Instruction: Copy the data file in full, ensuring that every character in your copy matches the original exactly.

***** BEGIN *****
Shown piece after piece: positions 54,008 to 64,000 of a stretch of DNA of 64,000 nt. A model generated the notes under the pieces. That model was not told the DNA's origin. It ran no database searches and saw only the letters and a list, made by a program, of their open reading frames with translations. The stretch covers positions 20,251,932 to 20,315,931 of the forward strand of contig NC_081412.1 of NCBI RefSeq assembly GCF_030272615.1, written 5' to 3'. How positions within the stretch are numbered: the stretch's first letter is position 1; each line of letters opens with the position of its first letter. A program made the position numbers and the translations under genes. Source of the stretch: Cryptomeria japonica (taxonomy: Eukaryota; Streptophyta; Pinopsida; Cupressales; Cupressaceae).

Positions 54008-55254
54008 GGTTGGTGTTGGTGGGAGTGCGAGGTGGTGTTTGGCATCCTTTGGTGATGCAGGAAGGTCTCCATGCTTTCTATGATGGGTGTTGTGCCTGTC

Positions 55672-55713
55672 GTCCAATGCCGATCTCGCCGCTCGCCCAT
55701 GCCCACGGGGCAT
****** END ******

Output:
Shown piece after piece: positions 54,008 to 64,000 of a stretch of DNA of 64,000 nt. A model generated the notes under the pieces. That model was not told the DNA's origin. It ran no database searches and saw only the letters and a list, made by a program, of their open reading frames with translations. The stretch covers positions 20,251,932 to 20,315,931 of the forward strand of contig NC_081412.1 of NCBI RefSeq assembly GCF_030272615.1, written 5' to 3'. How positions within the stretch are numbered: the stretch's first letter is position 1; each line of letters opens with the position of its first letter. A program made the position numbers and the translations under genes. Source of the stretch: Cryptomeria japonica (taxonomy: Eukaryota; Streptophyta; Pinopsida; Cupressales; Cupressaceae).

Positions 54008-55254
54008 GGTTGGTGTTGGTGGGAGTGCGAGGTGGTGTTTGGCATCCTTTGGTGATGCAGGAAGGTCTCCATGCTTTCTATGATGGGTGTTGTGCCTGTC

Positions 55672-55713
55672 GTCCAATGCCGATCTCGCCGCTCGCCCAT
55701 GCCCACGGGGCAT